At the first client I worked for I once happened to catch one of the lead engineers discuss why he advocated for keeping the business logic separate from pure frontend code. One of the codebases I was involved with was going through a gradual rewrite from Backbone.js to React, and this lead engineer had been in the company working on the frontend since it was founded, so he recounted all the frameworks the frontend had gone through and how the codebases survived all of them, and that “it will survive React too”.
I probably already knew that in the back of my mind, but hearing it spelled out so clearly just as I was starting out was pretty humbling.
What a wise anecdote which matches my experience. I will always prefer well-defined APIs and good backends over uni-stack front-backend-Jacascript-React-cancer.
Yes, all crumbles to ash. Our role in civilization is not to contribute a brick to the great edifice. Culture is a chain reaction that continually renews itself from the old. The old has to be there for the new to come. New technologies can only be created within specific material circumstances, then they displace the circumstances that created them. And maybe a few people found what you made useful for a couple years. Doesn’t mean it was pointless; how many hundred-year-old artifacts do you make use of in everyday life?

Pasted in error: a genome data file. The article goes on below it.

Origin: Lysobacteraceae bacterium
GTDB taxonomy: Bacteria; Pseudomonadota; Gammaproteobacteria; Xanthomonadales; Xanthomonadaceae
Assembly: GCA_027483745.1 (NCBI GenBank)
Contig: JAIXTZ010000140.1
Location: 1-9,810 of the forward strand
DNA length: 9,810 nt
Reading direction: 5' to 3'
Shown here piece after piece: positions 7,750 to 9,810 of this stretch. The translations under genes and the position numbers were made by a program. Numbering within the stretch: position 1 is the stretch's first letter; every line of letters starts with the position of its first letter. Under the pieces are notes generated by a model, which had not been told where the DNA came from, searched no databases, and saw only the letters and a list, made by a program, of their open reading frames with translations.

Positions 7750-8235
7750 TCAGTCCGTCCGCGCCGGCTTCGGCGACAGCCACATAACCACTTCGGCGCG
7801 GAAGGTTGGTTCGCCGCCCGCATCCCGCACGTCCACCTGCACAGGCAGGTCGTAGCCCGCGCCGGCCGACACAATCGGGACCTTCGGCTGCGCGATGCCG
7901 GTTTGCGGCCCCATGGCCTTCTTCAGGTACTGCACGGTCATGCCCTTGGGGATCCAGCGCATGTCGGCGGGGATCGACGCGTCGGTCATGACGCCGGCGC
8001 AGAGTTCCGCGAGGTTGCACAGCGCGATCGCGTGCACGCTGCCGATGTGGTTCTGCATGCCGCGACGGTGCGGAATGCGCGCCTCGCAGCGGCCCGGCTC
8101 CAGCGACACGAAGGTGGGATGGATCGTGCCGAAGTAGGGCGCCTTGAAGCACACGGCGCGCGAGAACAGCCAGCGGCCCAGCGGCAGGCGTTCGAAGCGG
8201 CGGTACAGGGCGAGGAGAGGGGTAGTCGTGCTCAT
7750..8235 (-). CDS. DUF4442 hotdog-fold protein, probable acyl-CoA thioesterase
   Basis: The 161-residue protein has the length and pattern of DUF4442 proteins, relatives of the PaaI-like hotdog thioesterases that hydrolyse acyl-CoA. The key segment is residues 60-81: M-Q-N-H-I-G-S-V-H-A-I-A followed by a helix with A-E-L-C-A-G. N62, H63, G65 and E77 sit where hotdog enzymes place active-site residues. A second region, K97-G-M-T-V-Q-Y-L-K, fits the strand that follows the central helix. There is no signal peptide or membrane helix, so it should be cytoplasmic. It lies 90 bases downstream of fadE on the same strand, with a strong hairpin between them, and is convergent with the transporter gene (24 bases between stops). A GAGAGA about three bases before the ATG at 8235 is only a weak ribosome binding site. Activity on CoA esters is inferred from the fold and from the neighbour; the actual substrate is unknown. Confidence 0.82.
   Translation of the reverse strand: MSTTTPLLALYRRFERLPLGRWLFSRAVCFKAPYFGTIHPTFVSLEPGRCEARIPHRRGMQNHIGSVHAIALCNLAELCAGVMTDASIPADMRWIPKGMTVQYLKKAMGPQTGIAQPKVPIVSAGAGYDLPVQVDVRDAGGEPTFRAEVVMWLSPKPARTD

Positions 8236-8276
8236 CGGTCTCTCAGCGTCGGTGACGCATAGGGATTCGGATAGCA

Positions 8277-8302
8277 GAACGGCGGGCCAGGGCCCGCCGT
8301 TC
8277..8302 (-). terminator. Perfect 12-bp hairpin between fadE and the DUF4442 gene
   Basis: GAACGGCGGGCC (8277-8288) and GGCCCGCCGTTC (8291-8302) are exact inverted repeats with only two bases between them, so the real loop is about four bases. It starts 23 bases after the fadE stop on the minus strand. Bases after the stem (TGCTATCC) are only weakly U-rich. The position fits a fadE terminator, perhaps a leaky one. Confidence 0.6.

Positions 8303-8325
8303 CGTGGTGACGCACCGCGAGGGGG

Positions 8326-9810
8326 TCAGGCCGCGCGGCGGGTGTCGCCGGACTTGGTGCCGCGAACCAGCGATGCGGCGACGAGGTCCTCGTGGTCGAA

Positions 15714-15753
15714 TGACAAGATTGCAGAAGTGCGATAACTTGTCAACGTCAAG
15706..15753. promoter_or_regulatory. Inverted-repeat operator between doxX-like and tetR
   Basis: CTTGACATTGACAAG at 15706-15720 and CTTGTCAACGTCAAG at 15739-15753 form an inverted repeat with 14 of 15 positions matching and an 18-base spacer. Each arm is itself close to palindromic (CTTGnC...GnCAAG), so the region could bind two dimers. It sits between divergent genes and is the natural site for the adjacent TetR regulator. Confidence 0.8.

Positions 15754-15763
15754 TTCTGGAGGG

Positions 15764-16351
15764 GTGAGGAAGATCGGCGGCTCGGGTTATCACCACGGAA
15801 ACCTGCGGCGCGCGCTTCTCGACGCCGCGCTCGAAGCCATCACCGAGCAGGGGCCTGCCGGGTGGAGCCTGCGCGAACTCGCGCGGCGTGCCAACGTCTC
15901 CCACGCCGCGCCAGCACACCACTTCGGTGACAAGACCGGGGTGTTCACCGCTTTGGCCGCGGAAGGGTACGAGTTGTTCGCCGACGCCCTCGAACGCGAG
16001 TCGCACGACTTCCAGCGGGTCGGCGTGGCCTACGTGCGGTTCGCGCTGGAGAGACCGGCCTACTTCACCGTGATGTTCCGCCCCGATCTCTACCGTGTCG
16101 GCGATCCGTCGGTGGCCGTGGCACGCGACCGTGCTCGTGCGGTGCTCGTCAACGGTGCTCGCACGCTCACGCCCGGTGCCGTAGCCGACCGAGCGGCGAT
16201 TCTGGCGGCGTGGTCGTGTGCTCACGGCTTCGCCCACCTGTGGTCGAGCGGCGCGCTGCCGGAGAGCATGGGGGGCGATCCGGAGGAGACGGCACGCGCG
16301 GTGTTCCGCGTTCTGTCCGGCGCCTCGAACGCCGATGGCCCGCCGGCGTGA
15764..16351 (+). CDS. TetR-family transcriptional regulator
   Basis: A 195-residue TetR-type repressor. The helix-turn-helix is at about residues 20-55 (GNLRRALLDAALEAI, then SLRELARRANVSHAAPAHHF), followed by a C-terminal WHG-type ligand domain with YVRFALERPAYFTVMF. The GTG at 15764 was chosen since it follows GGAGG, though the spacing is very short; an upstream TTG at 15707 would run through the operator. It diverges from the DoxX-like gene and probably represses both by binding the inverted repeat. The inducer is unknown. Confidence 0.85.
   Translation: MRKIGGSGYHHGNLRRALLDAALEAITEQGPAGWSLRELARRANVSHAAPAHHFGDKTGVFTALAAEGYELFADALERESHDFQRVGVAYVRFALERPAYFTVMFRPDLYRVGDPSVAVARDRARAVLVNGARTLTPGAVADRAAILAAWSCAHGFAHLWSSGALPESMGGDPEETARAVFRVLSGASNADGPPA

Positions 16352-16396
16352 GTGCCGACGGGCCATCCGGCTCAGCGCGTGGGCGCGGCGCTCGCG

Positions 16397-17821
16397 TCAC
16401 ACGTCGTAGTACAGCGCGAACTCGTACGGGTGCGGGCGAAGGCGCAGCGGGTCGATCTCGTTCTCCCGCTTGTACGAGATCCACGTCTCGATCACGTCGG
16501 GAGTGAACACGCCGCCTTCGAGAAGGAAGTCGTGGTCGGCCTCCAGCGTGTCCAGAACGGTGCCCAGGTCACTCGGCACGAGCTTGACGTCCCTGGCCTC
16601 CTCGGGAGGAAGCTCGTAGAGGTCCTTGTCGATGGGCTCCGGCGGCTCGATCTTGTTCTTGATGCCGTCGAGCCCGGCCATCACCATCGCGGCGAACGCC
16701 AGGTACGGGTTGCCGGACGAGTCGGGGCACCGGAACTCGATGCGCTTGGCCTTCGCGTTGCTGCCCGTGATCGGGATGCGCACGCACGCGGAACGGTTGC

Some people in software seems to think they should be building cathedrals, when in fact they’re building the medieval version of a storage shed. It solves an immediate need, it is useful, but is not expected to last for centuries.
Hundred year old furniture and housewares aren’t that expensive. Just have to avoid things that contain lead.
The funny thing as I look back is that it’s exactly those things that you desperately want replaced because they are so painful to work on are most often the things that don’t get replaced (or not quickly enough). Often because the application brings in money but rewriting it would be a financial loss to the company, so we just keep duct taping it enough to go on for just a little longer. Funny enough, those are often the applications “inherited” from other companies or ex-colleagues.
I once even had a shitty project like that follow me as I switched jobs(!), simply because nobody was around to understand the application. The problem there was that it was such small amounts of work and in a language my colleagues didn’t know that it wasn’t even worth the time to teach it to new colleagues. Eventually I had to disappoint the customer and say I was no longer going to maintain it.